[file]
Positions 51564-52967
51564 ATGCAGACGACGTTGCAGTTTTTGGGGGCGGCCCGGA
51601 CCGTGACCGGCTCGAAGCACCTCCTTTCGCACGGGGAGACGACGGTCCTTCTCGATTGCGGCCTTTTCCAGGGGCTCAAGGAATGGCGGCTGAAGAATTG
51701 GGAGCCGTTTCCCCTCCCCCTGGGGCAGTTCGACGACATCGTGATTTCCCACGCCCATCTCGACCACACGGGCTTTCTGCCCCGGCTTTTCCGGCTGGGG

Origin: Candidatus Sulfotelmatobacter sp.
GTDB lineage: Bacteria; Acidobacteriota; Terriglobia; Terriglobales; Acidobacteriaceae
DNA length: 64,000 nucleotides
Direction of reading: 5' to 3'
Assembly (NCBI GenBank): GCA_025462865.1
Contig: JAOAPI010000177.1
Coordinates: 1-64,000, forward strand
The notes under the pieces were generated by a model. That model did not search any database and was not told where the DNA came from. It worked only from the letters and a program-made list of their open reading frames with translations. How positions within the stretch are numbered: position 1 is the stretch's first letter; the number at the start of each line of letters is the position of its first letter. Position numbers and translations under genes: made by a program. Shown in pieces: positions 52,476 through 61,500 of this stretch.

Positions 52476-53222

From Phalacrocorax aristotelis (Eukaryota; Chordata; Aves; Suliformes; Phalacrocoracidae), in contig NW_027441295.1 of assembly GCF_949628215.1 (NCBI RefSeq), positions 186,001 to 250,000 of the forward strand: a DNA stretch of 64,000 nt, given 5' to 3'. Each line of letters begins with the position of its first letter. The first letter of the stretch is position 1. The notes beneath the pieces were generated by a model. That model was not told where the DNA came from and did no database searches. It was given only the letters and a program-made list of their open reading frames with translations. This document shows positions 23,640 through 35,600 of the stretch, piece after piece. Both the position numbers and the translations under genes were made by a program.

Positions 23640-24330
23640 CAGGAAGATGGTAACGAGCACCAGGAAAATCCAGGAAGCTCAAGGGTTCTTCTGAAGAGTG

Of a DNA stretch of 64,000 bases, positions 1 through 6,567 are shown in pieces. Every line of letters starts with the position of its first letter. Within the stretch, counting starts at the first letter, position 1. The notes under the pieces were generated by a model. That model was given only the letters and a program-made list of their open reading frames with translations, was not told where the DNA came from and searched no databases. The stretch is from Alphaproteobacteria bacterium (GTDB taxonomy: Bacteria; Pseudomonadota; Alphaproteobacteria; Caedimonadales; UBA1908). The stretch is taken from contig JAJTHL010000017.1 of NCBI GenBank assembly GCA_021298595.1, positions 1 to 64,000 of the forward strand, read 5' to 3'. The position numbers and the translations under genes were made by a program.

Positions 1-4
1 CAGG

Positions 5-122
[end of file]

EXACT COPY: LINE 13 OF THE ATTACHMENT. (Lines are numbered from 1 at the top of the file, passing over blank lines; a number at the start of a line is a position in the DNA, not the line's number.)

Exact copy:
Positions 52476-53222